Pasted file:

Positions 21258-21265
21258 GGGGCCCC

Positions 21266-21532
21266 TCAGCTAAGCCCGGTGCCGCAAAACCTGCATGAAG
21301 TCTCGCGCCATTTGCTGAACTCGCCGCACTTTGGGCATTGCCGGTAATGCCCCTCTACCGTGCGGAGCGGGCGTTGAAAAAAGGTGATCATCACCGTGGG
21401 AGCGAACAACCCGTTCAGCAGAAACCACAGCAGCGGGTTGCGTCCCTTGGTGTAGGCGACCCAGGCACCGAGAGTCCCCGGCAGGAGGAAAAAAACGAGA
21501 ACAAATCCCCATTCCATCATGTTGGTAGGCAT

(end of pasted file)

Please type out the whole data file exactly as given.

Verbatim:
Positions 21258-21265
21258 GGGGCCCC

Positions 21266-21532
21266 TCAGCTAAGCCCGGTGCCGCAAAACCTGCATGAAG
21301 TCTCGCGCCATTTGCTGAACTCGCCGCACTTTGGGCATTGCCGGTAATGCCCCTCTACCGTGCGGAGCGGGCGTTGAAAAAAGGTGATCATCACCGTGGG
21401 AGCGAACAACCCGTTCAGCAGAAACCACAGCAGCGGGTTGCGTCCCTTGGTGTAGGCGACCCAGGCACCGAGAGTCCCCGGCAGGAGGAAAAAAACGAGA
21501 ACAAATCCCCATTCCATCATGTTGGTAGGCAT